The third is that the focus of attention should be shifted away from individual securities analysis to consideration of a portfolio as a whole, predicated on the explicit risk/reward parameters and on the total portfolio objectives. The efficient allocation of capital in your portfolio to specific asset classes will be far more important than selecting the individual investments.

The final premise of Modern Portfolio Theory is that for every risk level there is an optimal combination of asset classes that will maximise returns. Quantitative methods can be used to measure risk and to diversify effectively among asset classes. Portfolio diversification is not so much a function of how many individual shares or bonds are involved as it is of the relationship of each asset to every other asset. The percentage and the proportionality of these assets in the portfolio are of paramount importance.

1. Diversify

One reason why many investors are reluctant to invest much in the share market is that they know many stories of companies and shares that have suddenly fallen on hard times.  Some investors imagine an investment in the share market to be like that—when a share has gone very high, it may be just the time that it is about to fall sharply.  The mistake they make when they think this way is that they forget that while a single share may rise or fall dramatically, the movements of the overall market are generally much more subdued.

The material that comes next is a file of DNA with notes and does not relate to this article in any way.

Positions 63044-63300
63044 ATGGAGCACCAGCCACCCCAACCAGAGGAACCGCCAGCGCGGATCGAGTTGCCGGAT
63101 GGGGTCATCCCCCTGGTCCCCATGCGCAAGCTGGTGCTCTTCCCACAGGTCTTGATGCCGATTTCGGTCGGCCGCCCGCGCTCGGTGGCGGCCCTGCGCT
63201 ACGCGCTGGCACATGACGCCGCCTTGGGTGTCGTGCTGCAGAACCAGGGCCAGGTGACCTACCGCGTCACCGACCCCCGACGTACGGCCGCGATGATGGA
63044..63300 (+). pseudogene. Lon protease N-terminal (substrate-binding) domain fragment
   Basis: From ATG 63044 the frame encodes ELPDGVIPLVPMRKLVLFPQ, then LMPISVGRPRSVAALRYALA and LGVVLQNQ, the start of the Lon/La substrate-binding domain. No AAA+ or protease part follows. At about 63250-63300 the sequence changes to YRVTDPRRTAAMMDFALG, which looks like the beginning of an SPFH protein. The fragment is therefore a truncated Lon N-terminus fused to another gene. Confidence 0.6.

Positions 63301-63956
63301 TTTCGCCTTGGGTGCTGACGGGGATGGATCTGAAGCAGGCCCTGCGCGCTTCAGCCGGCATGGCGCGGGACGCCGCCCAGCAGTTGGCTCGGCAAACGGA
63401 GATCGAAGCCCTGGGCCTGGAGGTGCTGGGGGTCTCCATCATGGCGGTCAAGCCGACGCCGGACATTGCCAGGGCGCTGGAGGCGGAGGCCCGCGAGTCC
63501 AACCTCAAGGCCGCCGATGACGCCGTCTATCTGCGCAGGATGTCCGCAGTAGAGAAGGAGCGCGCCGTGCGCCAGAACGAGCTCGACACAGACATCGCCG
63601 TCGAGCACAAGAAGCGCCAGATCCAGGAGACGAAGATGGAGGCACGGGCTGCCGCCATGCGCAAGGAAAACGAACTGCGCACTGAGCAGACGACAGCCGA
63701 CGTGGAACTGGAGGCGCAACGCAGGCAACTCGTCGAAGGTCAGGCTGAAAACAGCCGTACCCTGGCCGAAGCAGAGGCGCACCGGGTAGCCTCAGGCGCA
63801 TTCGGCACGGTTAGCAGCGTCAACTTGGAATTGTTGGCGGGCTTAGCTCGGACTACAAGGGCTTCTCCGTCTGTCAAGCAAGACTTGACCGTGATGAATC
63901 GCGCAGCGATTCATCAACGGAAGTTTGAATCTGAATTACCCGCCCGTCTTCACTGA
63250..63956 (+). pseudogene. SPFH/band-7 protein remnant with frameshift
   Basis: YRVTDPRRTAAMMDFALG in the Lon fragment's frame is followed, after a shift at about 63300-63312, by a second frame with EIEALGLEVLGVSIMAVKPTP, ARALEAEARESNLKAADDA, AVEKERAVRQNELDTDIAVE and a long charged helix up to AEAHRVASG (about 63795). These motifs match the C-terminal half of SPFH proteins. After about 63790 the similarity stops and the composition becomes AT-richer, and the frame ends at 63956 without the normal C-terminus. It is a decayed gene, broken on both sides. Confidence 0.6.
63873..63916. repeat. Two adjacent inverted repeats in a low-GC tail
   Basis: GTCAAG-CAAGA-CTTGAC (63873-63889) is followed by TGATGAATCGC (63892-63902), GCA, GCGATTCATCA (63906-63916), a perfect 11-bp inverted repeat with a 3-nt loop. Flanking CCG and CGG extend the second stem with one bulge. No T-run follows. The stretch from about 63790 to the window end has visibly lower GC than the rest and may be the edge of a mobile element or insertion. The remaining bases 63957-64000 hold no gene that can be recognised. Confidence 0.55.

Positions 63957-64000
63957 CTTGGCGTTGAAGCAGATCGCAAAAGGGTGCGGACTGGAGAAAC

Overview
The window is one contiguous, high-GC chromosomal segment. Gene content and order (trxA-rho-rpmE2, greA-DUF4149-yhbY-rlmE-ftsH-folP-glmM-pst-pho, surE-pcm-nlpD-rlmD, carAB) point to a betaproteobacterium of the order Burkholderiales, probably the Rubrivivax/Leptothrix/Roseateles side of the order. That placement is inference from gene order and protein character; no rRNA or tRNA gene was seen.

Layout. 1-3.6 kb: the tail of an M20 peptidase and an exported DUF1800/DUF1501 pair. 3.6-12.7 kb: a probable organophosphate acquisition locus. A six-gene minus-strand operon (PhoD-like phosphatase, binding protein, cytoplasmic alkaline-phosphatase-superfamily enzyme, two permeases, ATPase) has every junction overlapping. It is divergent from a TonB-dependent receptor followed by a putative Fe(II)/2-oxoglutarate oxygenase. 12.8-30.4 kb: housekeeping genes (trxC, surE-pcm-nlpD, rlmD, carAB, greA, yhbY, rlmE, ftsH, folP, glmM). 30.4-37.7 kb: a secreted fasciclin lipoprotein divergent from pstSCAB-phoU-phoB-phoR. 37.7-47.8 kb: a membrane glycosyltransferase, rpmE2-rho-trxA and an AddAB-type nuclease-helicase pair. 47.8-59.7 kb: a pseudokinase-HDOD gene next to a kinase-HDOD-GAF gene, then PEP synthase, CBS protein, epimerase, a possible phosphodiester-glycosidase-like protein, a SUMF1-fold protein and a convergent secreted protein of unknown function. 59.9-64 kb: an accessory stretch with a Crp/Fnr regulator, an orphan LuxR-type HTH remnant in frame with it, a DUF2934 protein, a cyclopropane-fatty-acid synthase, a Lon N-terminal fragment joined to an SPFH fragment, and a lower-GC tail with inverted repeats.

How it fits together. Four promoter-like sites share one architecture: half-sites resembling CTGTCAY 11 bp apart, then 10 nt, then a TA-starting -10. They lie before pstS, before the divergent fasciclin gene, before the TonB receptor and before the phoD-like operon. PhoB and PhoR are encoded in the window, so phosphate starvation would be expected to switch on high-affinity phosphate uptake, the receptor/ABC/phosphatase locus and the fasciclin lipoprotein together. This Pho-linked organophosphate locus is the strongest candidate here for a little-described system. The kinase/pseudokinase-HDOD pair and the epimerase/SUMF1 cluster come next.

Modern Portfolio Theory provides the reason. It explains that two effects govern the movements of every share market and share-specific events. It is primarily the share-specific events that cause individual shares to move up or down wildly relative to the overall market. You may think that your best protection against share-specific risk is to have portfolio managers that know all the companies in your portfolio well. The trouble is the events that cause the most damage to shares usually come as a complete surprise. A company may have a sudden product liability problem, or the chairman may die or come under a cloud. On the upside, the company may make a surprise new product announcement, or land a major contract. These events are often unanticipated, and so they cause price movements that not even the best portfolio managers can expect. In fact, Modern Portfolio Theory tells us that if the market can anticipate an event, then the effect of the event is already evident in the share’s price, and no further profit from knowledge of the event is possible.